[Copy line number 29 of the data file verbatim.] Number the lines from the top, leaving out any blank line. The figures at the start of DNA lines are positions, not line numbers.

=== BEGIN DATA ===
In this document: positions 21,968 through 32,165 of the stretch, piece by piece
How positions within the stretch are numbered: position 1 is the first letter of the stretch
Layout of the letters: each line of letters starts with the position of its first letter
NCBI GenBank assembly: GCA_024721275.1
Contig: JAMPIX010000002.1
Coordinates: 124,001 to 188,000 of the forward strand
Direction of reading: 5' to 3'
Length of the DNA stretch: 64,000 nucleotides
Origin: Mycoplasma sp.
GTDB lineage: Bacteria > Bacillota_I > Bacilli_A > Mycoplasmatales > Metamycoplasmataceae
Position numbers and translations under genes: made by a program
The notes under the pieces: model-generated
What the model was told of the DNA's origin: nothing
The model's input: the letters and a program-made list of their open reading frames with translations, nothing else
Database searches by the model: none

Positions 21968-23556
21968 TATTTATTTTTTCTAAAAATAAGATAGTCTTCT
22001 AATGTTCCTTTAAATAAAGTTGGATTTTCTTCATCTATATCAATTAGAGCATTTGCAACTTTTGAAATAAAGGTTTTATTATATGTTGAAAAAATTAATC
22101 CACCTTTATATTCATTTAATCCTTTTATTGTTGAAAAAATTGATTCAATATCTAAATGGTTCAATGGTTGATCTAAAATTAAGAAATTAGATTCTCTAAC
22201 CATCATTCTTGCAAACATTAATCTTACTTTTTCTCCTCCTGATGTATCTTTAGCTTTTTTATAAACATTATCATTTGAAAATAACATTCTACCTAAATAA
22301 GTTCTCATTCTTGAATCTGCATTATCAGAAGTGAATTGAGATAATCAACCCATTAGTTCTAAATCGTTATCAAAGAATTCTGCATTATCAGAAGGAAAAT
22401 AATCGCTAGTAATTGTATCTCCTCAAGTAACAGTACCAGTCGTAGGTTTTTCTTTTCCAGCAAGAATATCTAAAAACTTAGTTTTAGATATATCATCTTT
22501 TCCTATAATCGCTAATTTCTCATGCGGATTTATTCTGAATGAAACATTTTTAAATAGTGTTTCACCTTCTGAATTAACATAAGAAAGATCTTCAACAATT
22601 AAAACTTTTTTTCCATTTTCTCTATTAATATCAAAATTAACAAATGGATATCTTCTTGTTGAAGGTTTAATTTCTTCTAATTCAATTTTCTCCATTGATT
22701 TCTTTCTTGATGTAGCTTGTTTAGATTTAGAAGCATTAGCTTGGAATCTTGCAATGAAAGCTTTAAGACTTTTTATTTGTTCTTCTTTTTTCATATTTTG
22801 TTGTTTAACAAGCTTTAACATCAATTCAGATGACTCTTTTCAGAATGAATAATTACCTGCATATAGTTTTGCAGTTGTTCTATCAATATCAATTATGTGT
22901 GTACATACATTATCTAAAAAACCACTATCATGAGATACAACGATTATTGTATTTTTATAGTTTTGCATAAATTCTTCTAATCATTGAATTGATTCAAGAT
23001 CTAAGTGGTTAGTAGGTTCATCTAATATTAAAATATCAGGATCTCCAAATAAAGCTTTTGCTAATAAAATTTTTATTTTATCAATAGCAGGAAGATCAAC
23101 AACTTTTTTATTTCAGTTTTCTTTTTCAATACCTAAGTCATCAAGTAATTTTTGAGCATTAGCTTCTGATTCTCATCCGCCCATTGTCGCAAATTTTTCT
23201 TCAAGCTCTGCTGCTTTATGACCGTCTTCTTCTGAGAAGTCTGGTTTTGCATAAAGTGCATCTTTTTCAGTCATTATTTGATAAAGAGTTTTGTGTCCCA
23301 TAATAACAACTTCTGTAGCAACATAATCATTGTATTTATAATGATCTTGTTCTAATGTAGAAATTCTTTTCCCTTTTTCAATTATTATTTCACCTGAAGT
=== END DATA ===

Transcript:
23101 AACTTTTTTATTTCAGTTTTCTTTTTCAATACCTAAGTCATCAAGTAATTTTTGAGCATTAGCTTCTGATTCTCATCCGCCCATTGTCGCAAATTTTTCT